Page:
But what if your company doesn’t make the cut? What if you end up on the outside looking in? What if your line is eliminated and your business is converted to a competitor?

Manufacturer CEOs struggle to find the logic in these questions. They believe their brands and products can bypass the principles of strategic sourcing, or that relationships with long-time category managers will influence outcomes. They predict operator revolt and hold-out if they are de-listed.

There may be some consolation in this thinking–and plenty of faulty reasoning. Distributors won’t sell fewer cases of French fries, spaghetti sauce or brownies after some lines go away; they will run more efficient and profitable operations. They will make it worth their end-users’ while to convert. Operators will source hard-to-find products online. On the flip side, the catman process is ongoing. Winners in Round One can expect margin pressure and significantly more resource investment to maintain their preferred status in Round Two.

When pressed about plans for various “what if” scenarios and outcomes, manufacturer CEOs are quick to say that chains are an option. Or regional broadliners. Or Restaurant Depot. These aren’t plans; they are reactions–fortified by assurances from VPs that recovery is a matter of shifting attention elsewhere and volume and profit will follow.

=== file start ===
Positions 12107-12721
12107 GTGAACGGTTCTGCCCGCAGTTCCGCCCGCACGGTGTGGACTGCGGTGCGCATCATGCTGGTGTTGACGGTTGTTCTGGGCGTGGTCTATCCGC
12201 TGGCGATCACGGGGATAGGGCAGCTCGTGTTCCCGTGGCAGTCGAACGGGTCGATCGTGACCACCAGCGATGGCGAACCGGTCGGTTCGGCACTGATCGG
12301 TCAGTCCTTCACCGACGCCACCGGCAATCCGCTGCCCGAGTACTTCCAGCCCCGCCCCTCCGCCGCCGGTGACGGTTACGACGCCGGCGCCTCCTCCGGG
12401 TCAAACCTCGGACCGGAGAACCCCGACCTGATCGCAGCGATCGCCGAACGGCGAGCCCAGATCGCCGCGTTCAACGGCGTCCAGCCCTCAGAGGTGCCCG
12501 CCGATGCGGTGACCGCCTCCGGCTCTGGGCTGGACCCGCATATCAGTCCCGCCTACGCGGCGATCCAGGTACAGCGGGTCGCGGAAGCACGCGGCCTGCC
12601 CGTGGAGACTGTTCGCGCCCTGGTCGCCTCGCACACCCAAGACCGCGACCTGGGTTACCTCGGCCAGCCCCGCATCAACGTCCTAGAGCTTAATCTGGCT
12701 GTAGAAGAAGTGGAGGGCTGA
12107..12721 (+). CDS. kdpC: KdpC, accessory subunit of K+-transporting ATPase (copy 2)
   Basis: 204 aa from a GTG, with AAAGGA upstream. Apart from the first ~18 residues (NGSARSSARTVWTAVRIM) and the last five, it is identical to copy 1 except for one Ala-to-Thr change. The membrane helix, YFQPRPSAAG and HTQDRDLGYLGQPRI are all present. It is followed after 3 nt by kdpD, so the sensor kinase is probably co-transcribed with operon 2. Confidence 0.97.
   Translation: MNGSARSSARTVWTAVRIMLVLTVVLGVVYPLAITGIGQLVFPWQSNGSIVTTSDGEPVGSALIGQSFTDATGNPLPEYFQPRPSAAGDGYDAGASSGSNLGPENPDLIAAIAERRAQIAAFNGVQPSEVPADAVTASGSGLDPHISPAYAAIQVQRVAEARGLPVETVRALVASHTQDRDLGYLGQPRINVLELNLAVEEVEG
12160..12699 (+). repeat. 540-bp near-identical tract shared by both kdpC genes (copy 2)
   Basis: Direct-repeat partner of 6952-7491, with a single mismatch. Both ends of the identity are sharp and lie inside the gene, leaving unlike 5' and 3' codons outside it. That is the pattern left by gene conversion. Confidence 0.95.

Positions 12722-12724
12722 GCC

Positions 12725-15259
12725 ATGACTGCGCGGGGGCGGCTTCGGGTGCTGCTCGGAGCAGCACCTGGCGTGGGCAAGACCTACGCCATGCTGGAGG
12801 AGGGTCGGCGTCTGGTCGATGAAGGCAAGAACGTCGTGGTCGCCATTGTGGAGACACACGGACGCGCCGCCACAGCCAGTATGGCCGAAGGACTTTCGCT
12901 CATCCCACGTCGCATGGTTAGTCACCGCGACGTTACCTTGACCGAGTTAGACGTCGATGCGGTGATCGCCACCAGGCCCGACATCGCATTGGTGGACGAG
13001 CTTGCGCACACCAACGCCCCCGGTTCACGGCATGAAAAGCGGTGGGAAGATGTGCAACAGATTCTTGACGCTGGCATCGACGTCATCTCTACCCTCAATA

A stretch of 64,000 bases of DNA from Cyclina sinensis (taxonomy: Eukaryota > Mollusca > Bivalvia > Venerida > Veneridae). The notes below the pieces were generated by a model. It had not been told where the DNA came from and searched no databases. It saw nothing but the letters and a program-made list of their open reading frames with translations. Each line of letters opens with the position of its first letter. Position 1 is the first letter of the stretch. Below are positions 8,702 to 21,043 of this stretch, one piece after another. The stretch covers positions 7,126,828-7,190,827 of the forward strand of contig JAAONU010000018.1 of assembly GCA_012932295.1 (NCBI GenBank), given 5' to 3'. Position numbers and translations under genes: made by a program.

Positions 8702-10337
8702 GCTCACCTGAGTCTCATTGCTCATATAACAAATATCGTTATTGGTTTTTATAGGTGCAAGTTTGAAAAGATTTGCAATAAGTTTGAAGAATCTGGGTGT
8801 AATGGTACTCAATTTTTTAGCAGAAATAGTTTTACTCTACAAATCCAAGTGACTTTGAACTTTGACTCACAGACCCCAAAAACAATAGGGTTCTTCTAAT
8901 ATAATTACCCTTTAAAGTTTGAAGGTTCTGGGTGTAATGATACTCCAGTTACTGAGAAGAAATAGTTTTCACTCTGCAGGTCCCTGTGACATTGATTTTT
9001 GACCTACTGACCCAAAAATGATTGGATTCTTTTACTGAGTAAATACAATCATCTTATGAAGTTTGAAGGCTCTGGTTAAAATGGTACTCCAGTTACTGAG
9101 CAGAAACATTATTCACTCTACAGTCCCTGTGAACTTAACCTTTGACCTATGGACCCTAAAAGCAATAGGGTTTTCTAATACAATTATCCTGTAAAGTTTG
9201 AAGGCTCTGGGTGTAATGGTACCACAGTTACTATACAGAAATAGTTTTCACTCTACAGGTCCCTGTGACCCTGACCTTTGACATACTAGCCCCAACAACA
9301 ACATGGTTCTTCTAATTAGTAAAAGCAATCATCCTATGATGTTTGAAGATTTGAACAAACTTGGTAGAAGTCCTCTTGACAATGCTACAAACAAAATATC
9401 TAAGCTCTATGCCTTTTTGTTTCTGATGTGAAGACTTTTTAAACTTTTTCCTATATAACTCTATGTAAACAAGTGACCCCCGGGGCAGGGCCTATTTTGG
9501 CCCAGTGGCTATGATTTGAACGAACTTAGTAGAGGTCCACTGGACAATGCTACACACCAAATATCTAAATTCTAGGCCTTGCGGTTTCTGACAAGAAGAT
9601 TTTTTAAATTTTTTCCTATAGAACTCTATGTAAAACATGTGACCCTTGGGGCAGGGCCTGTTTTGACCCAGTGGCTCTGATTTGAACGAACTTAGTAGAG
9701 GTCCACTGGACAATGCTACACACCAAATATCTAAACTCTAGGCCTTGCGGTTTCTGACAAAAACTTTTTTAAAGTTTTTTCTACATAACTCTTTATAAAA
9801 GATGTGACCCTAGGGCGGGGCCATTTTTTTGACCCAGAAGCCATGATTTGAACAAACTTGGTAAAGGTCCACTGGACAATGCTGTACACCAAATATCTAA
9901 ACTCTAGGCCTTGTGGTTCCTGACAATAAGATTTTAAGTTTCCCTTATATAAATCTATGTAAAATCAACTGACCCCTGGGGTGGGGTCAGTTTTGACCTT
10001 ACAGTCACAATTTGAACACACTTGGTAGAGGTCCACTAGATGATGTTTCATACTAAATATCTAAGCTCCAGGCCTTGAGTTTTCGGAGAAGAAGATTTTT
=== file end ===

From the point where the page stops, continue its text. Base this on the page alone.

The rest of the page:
The hard truth is that events will turn out badly for many manufacturers. These are not like-for-like alternatives to what’s at stake. There’s limited volume available to suppliers excluded from strategic sourcing and category management. What’s more, brand reputations slip with every loss.

Serious Implications For Manufacturer CEOs

“Consolidation” is code for “stripping out”. Low innovation has produced an overrun of poorly differentiated, non-essential products in the supply system. As customers merge and strategic sourcing continues to strip out cost and duplication, volume and profit recovery for excluded manufacturers will be outpaced by time, aggressive competition for what’s left over and mounting investment to try to win new business in a risk-averse environment.

Please, think about this carefully. Without a meaningful assessment of what’s at stake and a build-out plan in the event of catman or consolidation fallout, your company’s worth will likely decline, leaving only three options: 1) manage the contraction, 2) merge, 3) sell off assets.

As the Keeper, Defender and Builder of Company Value, “what if” scenarios reside in manufacturer CEO’s wheelhouse. Decisions are high stake and there is little time to weigh their impact or options. Build out plans must be put in place immediately.